I actually used to phone up galleries and museums and invite them to submit PR to my website. I was met with a great deal of suspicion and derision, to say the least, and it was a little surprising. I stopped being so proactive and handed out cards at some art galleries and fairs, and as social media evolved beyond doubt then the arts started … later than almost every other industry… to accept that this was a valuable tool. Now I have international exhibits from a wide variety of professional venues and many of the PR submissions I post “go viral” – they get tens of thousands of views I get very good feedback from the galleries participating. This kind of international popularity is, in my view, a very valuable service and a unique channel for local Canadian artists and organizations.

Did I mention it was free? I may develop a paid component for some extra services but I am after the huge market of galleries that don’t engage paid services. The value is the audience data I collect, and the industry expertise I have in publishing such a service. I get gigs now with art magazines and galleries, and that’s what I wanted.

Announcement #1:

I have decided to abandon completely efforts to include local arts organizations. For example, I have lived in Hamilton, Ontario for almost three years and have, on numerous occasions, approached some local public arts organizations and galleries. As I do, I asked to be put on on their media list for PR and opportunities to cover events on my blog. To date, I have received absolutely nothing of the kind from these places. I also cannot access the usual media opportunities to cover these events for my blog and websites. I am invited to many large scale media events in Toronto, New York, Miami, and Los Angeles (for example) but not in Hamilton, Ontario.

I think it’s fair and fine to not utilize a service, but these organizations actually receive public money to operate and to not bother simply adding an email to your email list raises a lot of questions for me. I think what bothers me the most is the disservice this does for the artists involved.

Anyways, my new policy on this is that I will not cover local publicly-funded events unless I am invited as media – though I may still attend. I hope that sounds fair.

Announcement #2:

I am moving away from Tumblr as my primary platform for Art PR Wire and have switched to WordPress to host my content (check out artprweb.com). The reason is that Tumblr took down a post because of a DMCA complaint – one that was so blatantly frivolous and baseless I was shocked. They don’t have their communities interest at heart and I don’t trust them anymore with my content. It took a team of lawyers to get them to re-post the censored content, with an apology to me, and the associated image with that photo format post was forever  lost due their actions. Pretty disappointing and frightening that an intellectual copyright mark against me goes on a permanent record so easily and quickly . There is an opportunity to file a counter-notice against such a malicious complaint, but Tumblr demanded my personal address and full name so they could send it to this weird person harassing me. VERY disturbing and potentially dangerous for someone with a stalker or abusive ex, for example.

Announcement #3:

Though I strip the hyperlink in email addresses as a courtesy, my policy now is that what you email me is what I post on the website. I don’t have time to edit or format submissions. If you don’t want your phone number on a website, please do not include it in your submission.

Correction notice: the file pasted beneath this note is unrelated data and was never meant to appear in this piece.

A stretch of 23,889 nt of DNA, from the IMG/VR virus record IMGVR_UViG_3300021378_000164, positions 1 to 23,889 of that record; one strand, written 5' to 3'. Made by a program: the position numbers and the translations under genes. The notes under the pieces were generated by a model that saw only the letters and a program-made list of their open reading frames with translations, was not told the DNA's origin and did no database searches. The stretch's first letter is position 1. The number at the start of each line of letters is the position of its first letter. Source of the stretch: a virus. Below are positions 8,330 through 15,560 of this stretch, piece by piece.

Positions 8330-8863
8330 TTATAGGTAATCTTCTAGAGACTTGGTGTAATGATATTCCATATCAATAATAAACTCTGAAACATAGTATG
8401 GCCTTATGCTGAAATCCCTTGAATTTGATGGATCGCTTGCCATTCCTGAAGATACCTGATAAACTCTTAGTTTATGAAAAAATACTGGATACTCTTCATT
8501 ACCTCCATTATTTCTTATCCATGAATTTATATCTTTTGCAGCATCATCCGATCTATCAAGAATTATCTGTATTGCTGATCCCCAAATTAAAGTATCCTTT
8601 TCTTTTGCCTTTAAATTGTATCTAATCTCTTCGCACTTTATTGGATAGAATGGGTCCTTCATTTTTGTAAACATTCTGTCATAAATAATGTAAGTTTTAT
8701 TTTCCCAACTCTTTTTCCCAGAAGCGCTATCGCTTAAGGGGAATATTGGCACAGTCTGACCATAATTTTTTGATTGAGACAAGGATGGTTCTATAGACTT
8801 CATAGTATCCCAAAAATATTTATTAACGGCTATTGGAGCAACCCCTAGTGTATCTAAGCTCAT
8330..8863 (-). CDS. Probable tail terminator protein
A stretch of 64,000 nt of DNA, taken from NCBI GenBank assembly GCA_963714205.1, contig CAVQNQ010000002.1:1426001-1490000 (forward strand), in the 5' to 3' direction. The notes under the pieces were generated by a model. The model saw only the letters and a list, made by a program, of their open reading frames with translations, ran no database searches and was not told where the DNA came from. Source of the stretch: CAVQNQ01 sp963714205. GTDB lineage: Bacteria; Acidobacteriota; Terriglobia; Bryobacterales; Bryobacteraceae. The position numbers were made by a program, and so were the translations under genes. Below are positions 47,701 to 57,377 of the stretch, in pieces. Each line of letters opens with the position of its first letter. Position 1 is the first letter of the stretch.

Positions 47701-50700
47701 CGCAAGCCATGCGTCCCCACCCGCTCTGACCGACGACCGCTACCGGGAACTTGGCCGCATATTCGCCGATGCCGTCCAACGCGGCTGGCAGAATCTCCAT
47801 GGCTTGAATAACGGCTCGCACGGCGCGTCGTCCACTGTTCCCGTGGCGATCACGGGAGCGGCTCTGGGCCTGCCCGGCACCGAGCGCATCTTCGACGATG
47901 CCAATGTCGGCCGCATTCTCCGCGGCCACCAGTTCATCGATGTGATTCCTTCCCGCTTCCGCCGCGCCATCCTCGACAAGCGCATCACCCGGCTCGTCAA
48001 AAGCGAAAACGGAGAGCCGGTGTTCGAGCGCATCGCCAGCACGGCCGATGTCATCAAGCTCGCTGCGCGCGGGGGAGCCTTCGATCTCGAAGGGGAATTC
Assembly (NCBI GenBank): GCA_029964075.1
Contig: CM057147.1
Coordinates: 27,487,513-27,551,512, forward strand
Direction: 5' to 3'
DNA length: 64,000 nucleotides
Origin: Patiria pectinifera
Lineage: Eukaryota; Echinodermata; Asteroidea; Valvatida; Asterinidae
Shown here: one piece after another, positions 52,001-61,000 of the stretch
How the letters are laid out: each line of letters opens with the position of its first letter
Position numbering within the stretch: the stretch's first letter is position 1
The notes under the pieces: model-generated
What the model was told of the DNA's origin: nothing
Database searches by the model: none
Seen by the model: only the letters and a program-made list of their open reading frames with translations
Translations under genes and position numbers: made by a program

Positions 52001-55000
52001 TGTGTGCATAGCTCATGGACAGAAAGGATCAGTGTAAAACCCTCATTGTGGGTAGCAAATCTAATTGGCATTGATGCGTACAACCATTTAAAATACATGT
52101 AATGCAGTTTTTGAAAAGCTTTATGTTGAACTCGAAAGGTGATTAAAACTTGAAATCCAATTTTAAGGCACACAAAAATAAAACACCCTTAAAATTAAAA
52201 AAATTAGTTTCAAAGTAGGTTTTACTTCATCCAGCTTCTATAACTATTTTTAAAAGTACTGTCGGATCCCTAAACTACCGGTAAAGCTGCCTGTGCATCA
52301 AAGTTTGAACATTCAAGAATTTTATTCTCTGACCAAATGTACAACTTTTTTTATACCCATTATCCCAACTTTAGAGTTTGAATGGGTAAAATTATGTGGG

Art Listings Professional

Announcement

I have enjoyed being an editor and publisher of a pioneering social media powered magazine about contemporary art. Somedays, I have posted as much as 20 works as a considered group in a curated stream. But now I feel ready to concentrate on my own studio work and consolidate my reviews, interviews and art postings onto my wordpress blog here at chrishealey.me. I am closing down ArtListPro as it currently functions and merging it with Art PR Wire. I believe this enhances the value for artists and galleries posted about on this network – but my giant online curated art stream project is coming to an end. It’s no longer as fun as it was and for the reasons mentioned above I am now deeply mistrustful of Tumblr’s ability to protect it’s community members and their legitimate content.

I will have other projects online, but ALP was special and I want to thank my fans and subscribers over the last few years for their encouragement and feedback. I hope you enjoy the format change to the best submissions of current art exhibits and events from around the world.

map of location auras

reminder: Oct 13th artist talk & tour 1pm @ Barton Village, Hamilton

Join artist Christopher Healey for a talk and guided tour of the project starting at Woodlands Park on Saturday, October 13th, from 1pm to 2pm.

“(Project)ions of Community” A augmented-reality mobile device art installation throughout Barton Village

[Hamilton, Ont] New media installation projects scenes and sounds onto neighbourhood from another urban village – Parkdale, Toronto. Artist offers free public talk and guided tour of the work starting at Woodlands Park on Saturday, October 13th, from 1pm to 2pm.

Using an internet connected iphone or android mobile device installed with the free app “Aurasma Lite”, certain areas and angles throughout this neighbourhood will activate a work by local resident and artistChristopher Healey. For example, standing on the north-east corner of Wentworth and Barton and facing west is a “trigger image” that will bring up a video overlay of Parkdale from a similar vantage point. The contrast between the two communities can be disorienting.

More about Aurasma technology can be found via this presentation at TED Talks. Though a mobile device is not required for attendance, those who want to participate fully in the experience are advised to download this free app beforehand from your App Store or Google Play.